One of Britain's most famous restaurants has closed its doors after up to 40 diners fell ill after eating there, it emerged yesterday.

Heston Blumenthal took the decision to shut the Michelin-starred Fat Duck at Bray on Tuesday after dozens of customers rang the restaurant to say they had been struck down by a vicious illness which left them with flu-like symptoms, vomiting or diarrhoea.

The wunderkind of British cooking and Channel 4 TV presenter told The Independent he will keep his £130-a-head eaterie closed until further notice, or at least until he can trace the source of the mystery illness or eliminate his premises as its source.

Staff have called hundreds of guests to cancel their reservations. Tests on ingredients for potential food poisoning bugs are due within the next few days, along with virology tests on his 60-strong staff.

An environmental health officer from Maidenhead and Windsor Council has been conducting tests on samples of food, along with a company which Blumenthal took on six weeks ago to routinely test ingredients, Food Alert.

Last night Blumenthal said he had taken the decision to close because he could not bear the thought that his passion, the Fat Duck, had been responsible for making people ill. "Wherever this has come from it's extremely upsetting. It's deeply upsetting," the 42-year-old chef admitted.

"We are going to completely exhaust every avenue we can go down. I don't want another person phoning up the restaurant. It's horrible to hear one person phoning."

He said: "We called in the local council, Maidenhead and Windsor, and an environmental health officer was here on Tuesday and they are very satisfied with all the steps we are taking but we haven't found anything.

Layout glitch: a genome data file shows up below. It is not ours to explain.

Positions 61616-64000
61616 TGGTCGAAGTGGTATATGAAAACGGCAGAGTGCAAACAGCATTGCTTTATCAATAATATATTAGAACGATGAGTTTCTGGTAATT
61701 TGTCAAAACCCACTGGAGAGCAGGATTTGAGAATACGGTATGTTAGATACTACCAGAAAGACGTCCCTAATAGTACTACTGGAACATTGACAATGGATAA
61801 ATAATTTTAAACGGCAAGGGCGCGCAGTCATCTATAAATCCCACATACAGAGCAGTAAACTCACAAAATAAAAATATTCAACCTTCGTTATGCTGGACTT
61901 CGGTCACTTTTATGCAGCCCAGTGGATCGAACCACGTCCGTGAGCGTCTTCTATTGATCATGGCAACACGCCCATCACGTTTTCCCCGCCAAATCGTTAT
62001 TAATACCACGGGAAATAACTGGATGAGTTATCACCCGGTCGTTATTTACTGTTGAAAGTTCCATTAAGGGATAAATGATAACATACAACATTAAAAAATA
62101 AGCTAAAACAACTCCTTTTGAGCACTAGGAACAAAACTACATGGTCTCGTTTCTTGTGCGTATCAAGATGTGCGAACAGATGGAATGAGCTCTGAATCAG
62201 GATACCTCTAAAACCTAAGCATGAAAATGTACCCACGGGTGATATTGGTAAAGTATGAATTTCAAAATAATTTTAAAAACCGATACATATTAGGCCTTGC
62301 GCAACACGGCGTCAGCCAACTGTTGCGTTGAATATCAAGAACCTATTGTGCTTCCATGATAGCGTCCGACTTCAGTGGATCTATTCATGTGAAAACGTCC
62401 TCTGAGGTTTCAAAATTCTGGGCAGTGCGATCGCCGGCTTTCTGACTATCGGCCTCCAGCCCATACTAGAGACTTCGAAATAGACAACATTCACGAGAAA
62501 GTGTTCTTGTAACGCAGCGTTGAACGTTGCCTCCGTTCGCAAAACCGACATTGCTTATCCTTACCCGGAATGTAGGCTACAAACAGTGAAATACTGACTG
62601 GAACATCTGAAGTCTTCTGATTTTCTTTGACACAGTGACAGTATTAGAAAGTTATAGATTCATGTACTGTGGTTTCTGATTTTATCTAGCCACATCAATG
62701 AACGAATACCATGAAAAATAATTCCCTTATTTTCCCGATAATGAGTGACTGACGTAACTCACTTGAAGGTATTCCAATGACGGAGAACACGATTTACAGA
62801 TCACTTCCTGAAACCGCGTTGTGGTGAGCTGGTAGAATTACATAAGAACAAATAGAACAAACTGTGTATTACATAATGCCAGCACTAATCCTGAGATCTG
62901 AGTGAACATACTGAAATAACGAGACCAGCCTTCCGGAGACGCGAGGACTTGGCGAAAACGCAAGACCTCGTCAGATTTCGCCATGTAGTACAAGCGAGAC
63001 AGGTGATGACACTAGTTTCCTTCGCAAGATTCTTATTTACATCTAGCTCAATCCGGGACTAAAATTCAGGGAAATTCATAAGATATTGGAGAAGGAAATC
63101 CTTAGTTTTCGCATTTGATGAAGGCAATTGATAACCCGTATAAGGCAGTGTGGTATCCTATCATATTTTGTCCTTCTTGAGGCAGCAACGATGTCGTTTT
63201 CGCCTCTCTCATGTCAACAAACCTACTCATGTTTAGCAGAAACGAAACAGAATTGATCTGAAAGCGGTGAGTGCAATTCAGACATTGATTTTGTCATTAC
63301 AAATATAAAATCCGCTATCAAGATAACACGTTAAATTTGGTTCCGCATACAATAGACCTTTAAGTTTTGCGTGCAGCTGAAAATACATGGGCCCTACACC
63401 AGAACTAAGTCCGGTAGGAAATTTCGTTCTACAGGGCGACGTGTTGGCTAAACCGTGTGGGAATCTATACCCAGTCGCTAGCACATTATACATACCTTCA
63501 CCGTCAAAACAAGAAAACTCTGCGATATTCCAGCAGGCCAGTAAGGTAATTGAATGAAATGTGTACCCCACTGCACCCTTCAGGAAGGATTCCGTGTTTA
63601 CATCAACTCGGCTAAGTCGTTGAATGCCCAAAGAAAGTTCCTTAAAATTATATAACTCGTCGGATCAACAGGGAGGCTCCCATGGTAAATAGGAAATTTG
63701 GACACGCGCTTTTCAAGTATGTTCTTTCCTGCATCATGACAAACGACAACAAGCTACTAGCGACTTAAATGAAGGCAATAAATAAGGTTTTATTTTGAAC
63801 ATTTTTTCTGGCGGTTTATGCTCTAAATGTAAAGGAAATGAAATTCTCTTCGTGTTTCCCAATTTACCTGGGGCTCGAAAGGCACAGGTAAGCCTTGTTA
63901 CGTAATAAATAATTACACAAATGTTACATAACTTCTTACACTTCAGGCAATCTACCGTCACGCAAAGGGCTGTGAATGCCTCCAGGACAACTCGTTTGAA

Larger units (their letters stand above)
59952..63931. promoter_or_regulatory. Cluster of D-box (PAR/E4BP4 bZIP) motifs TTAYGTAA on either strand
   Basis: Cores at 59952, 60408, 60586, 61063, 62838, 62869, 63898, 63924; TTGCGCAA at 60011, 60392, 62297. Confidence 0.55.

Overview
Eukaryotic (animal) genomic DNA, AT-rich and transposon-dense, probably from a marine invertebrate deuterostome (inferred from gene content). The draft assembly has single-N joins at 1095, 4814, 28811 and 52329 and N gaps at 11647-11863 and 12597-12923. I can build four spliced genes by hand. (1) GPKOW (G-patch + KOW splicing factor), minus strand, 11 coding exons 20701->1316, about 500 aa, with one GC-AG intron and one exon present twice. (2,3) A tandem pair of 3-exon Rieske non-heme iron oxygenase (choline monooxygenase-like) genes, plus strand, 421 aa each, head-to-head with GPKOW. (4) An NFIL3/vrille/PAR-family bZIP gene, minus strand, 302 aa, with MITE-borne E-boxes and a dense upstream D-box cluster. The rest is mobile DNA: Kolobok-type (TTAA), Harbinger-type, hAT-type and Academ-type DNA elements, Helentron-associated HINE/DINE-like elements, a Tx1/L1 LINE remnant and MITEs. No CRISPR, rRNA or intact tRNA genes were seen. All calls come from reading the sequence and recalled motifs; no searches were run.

"All the tests have come up negative. So it's a complete mystery. I'm not prepared [for the restaurant] to operate until this is done and dusted."

The problems began three weeks ago when customers began phoning to say they had fallen ill after visiting the Fat Duck in the affluent commuter village in Berkshire. The restaurant, famous for dishes such as snail porridge and sardine on toast sorbet, is one of only three in the country with three Michelin stars.

"A few weeks ago, we had calls about people who had fallen ill and you take it very seriously. Also my wife and daughter had a virus and there was something going around. And then we got a few more [phone calls] in and then we stepped up the testing and doing everything in more detail. And then last week we got some more calls and at the weekend we thought, 'We've got to close the restaurant'. "

Blumenthal, whose most recent TV show involved creating a new menu for Little Chef, estimated that between 30 and 40 people had fallen ill.

Closing the restaurant for a week has cost him "tens of thousands of pounds" since the last meals were served at Sunday lunch; the restaurant is closed on Mondays.

Blumenthal said that one theory was that a member of staff may be carrying a virus but showing no symptoms. Test results that have come back so far for up to 14 staff have been negative.

Separately, further tests are being done on the restaurant's food but they are a logistical challenge because dozens of different ingredients can go into a single dish and the Fat Duck receives "thousands" of ingredients from around 30 suppliers.

The restaurant serves several dishes with seafood – a common cause of food poisoning – such as jelly of quail with langoustine and oyster, passion fruit jelly and lavender, but Blumenthal said: "There's no evidence to suggest it's food poisoning.

"I made the decision to make people aware of this because everything has been done completely from the heart and all we want to do is to give pleasure to the customer. We never cut corners on anything and this is the same."